(Vincent Regaud) #41

So that’s what you meant. I didn’t quite understand it that way.
That’s actually a good idea.

I know that’s in jest. But seriously, is there a way to “force” new forum users to complete the tutorials before they can post a question?

Count me in!

(CM6.5 H102) #42

Story of my life.:stuck_out_tongue_winking_eye:

My wife tells me all the time, if someone trying to understand what you just wrote they’ll need to be a mind reader.:rofl:

Best I recall the tutorial just mentions to fill this out (new topic template) when creating a new topic. Basically the same thing seen and mostly ignored with a new topic now. I don’t see forcing someone to complete a tutorial as the solution. Maybe having to complete the template before the post will send could be an alternative?

(Rich Koshak) #43

I was going from memory. I knew it was H 100 something.

Maybe I’m just jealous. When they migrated everyone over from the Google forums it wasn’t until I have about 100 posts in that we learned how to change it handle. I was stuck keeping my name or losing that 100 or so postings. If totally be paperrhino otherwise.

I really like the idea of adding that info to the profile but have no idea if the forum will allow it.

(Ira Emus) #44

I’m one of those newbies, but I’ve been a paid moderator in the past, BIX and The Source, and understand the problem. I will say that the level of help here seems to be quite above average. I never cease to be amazed at both the quality and response time of the replies from the people I assume freely contribute their time.

On the other side, the documentation is often quite minimal and hard to navigate and the install seems to leave out really import pieces like a default persistence binding. Conceptually not a problem to install, but as a newbie, I just want it to work, don’t understand why it’s not there and have no idea what’s the easiest to install and configure which is all I care about at this point.

I also try to contribute when I can, either I help or I learn from one of you what I’m doing wrong.

When I installed OpenHAB, I certainly expected it to be easier than it turned out to be, Kind of like 11 years ago when I installed Asterisk except this is a bit easier to get started on.

FWIW, I expected some easy way to set up things like schedules and scenes, when I spent a bucket load of money on Zwave stuff and installed OpenHAB I had expectations about what home automation meant and assumed that this would have all those features. I was wrong. I don’t regret my decision to choose OpenHAB and now that I have a couple of working rules that control a light, I’m sure I could do both of those with a bit of work.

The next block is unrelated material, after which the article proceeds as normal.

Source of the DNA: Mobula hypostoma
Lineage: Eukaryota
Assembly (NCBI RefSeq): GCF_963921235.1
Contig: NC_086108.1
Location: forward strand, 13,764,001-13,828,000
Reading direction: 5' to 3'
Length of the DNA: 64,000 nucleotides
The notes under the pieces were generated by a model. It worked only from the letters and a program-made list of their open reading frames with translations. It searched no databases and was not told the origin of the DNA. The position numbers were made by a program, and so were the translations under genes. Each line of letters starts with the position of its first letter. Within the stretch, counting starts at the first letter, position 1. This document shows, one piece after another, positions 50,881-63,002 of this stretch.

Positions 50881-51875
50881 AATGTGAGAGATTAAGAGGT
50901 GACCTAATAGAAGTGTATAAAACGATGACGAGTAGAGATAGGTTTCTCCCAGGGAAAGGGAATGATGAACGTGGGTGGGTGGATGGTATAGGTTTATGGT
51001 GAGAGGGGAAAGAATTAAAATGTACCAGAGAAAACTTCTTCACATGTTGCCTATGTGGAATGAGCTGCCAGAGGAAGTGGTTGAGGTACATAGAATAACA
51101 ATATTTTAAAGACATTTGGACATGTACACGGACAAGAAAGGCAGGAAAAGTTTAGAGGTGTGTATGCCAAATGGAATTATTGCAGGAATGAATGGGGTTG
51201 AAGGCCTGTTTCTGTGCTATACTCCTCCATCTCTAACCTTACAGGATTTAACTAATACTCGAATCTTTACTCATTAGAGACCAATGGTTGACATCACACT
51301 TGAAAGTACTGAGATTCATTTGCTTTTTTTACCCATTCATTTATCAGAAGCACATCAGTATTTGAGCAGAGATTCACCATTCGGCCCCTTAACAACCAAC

Sorry about being so wordy.


(Markus Storm) #45

Isn’t that quite another type of problem ? It’s related, though.
It is about how to get a newbie’s initial setup working. The problem with that is that everybody wants to implement “his” setup right away before “learning” how to use the system in a generic sense. OH is so open and flexible that there’s also no “default” config to match every beginner and we don’t want to mandate any. That in turn would not meet many other users’ needs and possibly create future legacy problems: we had complaints from users using config that once long ago was part of demo setup or docs but no longer is, now when it needed to be changed because of ongoing development, they were expecting “someone” to tell them which of course can’t work.
Worse even, quite a lot of questions is due to users’ lack of knowledge on Home Automation technology in general rather than OH specific, it’s just the user does not understand that. And this is nothing we are willing to help with (at least not in the general case) because it would make the scope explode.
Hard to draw a proper line here …

(Ira Emus) #46

Not to disagree, but as a newbie I somehow assumed that getting started would be easier. I’m not one to ask questions till I’ve spent way to much time trying to find the answer myself, but the curve to get something working and then having to back up and start over because I didn’t quite understand that life would be easier with item and sitemap files. I’m not complaining, but it seems to me that the level of knowledge to get started is so high that you’ve almost forced newbies to ask silly startup questions.

Partly I guess it’s a probably an almost universal misunderstanding of what home automation is and how OpenHAB fits into the picture. My understanding today is certainly much different today that it was 4 weeks ago. Maybe there needs to be a description of what OpenHab is and what will be expected of you as a new user.

Maybe also the installer could help by asking a bunch of questions offering to install the more common bindings and persistences with clear description about the choices.


(Vincent Regaud) #47

Agreed!! Home automation is HARD.
People will see on TV a home then the blinds go up and the light dim automatically when the owner gets home but have NO idea of what goes on to make this happen.
The problem is compounded by the fact that there are so MANY different ecosystems out there with often incompatible hardware within the same brand!! This is where openHAB is strong. In can integration (almost) anything. But that takes work, commitment and time…
Often, the newbie will expect nothing more than press install, have the system scan for devices and put it all on a fancy interface for them so that they have a fancy remote on their phone. That’s NOT automation, that’s home control. It’s easy to get, buy ALL your devices from the same manufacturer and use their app.

It gets hard when one needs to integrate incompatible devices in one system.
It gets hard when one needs to build an interface.
It gets hard when one needs to write a text file or a rule because the only previous interaction with computers was as a user of ready made software and never looked under the hood
It gets hard when one doesn’t bother to read and follow the docs and rushes into it

(Mark) #48

Yes! This is where openHAB excels, yet also is its achilles heel. The device support can be overwhelming at times, especially for a new user. It makes getting started that much more challenging.

I came to openHAb because a) it had extensive device support and b) I could write bindings for the things it didn’t support. There are things openHAB is lacking, but those two features made for an easy decision.